It’s been said before, but the easiest way to make a name for yourself as an no-name rap artist or group is to have DJ Premier produce your first single. Pitch Black has proven that maxim true again. Virtually unknown for most of 2003 (even their label of record has no entry for them) this crew burst on the scene when Primo laced the song “It’s All Real” and vinyl outlets quickly started moving units. Of course it didn’t hurt that the flipside of the single “Shake That” was produced by Swizz Beatz either. In a few months time, they went from unknowns to well enough known to release a full length debut album, and 2004’s “Pitch Black Law” was the result.

“It’s All Real” would be good enough reason alone to buy their album, especially at the bargain prices under $10 many stores have sold it at. The beat is trademark Primo to the heart, with scratched in raps, symphonic sounds recombinated into hip-hop attitude, and a strong pounding beat driving the words along. From the liner notes inserted in this disc, one learns that Pitch Black consists of D.G., Fast, G.O.D., Devious and Zakee. Who raps which verse on “It’s All Real” though is anybody’s guess, although the opening MC definitely sounds fit to spit on a DJ Premier track:

“1970, I was sent through a heavenly spirit
And I’ve been dead-e-ly, as far back as my memory
can record the power of God was sent to me
They gon have to mention me among the best eventually
Pitch Black’s the group of the century
I ain’t tryin to see death, disease or the penitentiary
When the smoke screens fade, the charade’s played
Nothin remains but the foundation we layed is real
Destroy and build, my fiels is kill or be killed
Play around, when sprayin rounds, I lay you down
No doubt you don’t know what it’s about
You think you spittin game but the game spit you out
So you ain’t innovatin you’re regurgitatin
Poisonous thoughts, doing dirty work for Satan”

Whoever he is, whack he ain’t. Besides the intelligent lyrics, he’s got solidly clear diction, a vocal chord mix of Parrish Smith with the suave of Nas, and keeps the beat neat with precise timing and breath control. The other members sound aight too though. Verse two’s rapper is obviously the “thug lead” of the group, with a Freddie Foxxx voice and a style he describes as “weed grammar, coke manners.” The third and last verse features two rappers trading lines, one who sounds a bit like Ill Bill, the other sounding a bit like Canibus. These guys are apparently the “Fast” and “D.G.” of the group, judging by the last line of their shared spotlight. Most importantly, none of them embarass Premier’s track, and each makes a worthwhile contribution.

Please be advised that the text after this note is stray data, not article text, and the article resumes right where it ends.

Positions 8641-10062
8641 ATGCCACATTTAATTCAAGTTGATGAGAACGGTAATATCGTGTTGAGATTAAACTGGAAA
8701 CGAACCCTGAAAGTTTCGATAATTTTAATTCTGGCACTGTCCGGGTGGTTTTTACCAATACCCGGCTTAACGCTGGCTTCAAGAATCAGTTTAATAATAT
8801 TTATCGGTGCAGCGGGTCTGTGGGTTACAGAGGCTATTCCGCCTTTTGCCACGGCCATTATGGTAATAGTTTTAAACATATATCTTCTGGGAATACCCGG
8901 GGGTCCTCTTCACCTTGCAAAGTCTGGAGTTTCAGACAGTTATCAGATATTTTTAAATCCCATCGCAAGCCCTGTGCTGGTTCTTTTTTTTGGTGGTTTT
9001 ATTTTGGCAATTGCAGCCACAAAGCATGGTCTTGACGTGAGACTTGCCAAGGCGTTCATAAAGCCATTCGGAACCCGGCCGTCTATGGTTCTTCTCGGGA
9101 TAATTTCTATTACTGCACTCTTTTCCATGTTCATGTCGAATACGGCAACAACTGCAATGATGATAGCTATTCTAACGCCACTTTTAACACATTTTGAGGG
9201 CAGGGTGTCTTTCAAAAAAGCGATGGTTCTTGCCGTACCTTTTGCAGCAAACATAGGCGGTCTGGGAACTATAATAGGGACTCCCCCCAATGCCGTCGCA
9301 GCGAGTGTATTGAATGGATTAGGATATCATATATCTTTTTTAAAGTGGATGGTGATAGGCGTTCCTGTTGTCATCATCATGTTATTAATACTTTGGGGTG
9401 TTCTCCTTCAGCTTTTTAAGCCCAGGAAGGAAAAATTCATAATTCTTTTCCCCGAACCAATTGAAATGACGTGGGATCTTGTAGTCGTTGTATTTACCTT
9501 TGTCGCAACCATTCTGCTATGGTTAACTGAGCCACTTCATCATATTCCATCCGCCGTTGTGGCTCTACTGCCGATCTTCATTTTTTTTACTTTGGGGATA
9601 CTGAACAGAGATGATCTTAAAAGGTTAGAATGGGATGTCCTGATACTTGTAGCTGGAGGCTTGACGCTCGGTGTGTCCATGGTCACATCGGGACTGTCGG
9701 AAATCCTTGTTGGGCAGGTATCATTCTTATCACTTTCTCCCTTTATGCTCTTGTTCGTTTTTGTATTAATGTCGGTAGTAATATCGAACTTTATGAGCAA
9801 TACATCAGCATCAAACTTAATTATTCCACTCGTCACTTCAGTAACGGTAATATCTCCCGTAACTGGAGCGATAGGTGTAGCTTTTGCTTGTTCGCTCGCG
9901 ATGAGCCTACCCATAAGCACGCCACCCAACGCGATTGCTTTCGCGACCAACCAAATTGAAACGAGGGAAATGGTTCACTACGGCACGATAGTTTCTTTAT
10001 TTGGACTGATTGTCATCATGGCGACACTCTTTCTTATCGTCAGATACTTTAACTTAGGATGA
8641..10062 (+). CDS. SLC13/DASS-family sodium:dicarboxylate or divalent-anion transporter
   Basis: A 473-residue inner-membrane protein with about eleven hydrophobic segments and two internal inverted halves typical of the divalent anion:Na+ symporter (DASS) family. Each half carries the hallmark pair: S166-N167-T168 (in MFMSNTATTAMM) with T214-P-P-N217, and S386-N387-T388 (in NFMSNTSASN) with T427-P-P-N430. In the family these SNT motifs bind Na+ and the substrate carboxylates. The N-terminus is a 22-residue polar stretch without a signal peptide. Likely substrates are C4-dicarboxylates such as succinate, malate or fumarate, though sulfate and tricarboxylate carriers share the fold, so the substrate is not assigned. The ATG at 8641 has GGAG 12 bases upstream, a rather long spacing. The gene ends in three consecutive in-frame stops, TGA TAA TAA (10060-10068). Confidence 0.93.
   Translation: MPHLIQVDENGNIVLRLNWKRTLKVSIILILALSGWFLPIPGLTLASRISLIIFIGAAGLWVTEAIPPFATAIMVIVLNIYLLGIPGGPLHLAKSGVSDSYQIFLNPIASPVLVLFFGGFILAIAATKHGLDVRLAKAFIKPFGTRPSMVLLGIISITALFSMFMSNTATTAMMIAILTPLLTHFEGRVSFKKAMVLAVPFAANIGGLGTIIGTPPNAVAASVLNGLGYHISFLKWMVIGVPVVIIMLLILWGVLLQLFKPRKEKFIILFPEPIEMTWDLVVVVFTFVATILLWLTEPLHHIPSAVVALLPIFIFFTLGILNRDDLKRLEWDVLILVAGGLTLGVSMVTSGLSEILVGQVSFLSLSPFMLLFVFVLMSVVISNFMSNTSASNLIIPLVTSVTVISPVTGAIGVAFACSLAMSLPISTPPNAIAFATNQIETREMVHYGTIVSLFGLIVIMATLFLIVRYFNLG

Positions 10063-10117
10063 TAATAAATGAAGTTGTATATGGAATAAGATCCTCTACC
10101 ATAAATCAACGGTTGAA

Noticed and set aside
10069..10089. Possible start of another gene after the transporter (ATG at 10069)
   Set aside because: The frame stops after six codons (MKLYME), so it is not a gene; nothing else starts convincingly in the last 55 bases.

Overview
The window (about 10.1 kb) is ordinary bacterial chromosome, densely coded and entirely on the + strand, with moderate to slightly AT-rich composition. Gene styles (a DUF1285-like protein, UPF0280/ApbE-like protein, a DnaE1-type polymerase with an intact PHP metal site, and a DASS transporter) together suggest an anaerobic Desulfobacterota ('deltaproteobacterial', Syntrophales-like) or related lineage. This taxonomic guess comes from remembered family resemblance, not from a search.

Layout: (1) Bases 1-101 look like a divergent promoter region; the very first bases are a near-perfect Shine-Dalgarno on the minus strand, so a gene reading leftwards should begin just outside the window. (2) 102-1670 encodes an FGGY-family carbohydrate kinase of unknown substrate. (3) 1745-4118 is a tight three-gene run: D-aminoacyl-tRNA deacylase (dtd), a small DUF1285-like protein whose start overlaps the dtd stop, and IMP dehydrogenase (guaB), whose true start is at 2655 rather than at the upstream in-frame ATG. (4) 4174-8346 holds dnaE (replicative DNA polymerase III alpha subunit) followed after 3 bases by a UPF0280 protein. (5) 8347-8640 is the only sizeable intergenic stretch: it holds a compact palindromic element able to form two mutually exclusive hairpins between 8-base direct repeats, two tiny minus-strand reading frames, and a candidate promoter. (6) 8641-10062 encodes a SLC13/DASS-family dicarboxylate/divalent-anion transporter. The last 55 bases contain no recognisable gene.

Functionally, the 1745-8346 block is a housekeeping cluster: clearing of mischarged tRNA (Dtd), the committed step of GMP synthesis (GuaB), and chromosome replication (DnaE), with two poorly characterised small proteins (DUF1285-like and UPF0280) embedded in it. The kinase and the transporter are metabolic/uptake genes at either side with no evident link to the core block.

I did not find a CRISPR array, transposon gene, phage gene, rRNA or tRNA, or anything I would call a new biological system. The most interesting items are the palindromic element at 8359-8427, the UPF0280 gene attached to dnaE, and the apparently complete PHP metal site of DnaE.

Whether you can identify who they are individually ultimately becomes secondary to whether the album can hold up to the standards “It’s All Real” sets. To be sure, they did line up some all-star talent for beats. Teddy Riley works on “Geechy” and “My Life.” Primo and Swizz each produce a second track, the former handling “Got it Locked” with Foxy Brown and the latter doing the bonus track “N.Y.C.” Foxy isn’t the only big guest on the album either, as Busta Rhymes guests on the Notts produced track “R U Ready 4 This”:

“I hang with tall and short dudes like Sonny & Cher
You’re sittin in the front, then put one in the BACK of your chair
The way I rep aiyyo I solemnly swear
To put it down for niggaz ’til the show is over and my TIME is up here
Aiy yo yo, TELL me what the FUCK you try to score for
Cause how we wreck shit sometime the SHIT is so uncalled for
What you STALL for, the shit I got is really AWFUL
My street niggaz standin close by, ready to BRAWL FOR
The shit that make you GRAB all your weapons and go to war for
Type of shit’ll have niggaz layin out on the floor for
frontin why you know you SUCKIN IT UP, nigga
The way we keep it movin they be FUCKIN IT UP, nigga”

Even though a Busta Rhymes cameo is usually radio gold, this one’s so hardcore I doubt it could be edited enough for airplay. That’s true of “Pitch Black Law” in general, a record that clearly aims for an audience unsatisfied with the content of top 40 hip-hop and/or major label records. The closest they get to crossover is the self-produced “Good Times,” which sounds lyrically like a sequel to Ice Cube’s “Today Was a Good Day” and features a smooth sung hook by St. Juste. For a previously unknown rap group, they handle 13 songs and 50 minutes of material quite nicely. You may not know who they are individually, but collectively Pitch Black has the potential to lay down law in the future and for a long time to come.

Pitch Black :: Pitch Black Law
7.5Overall Score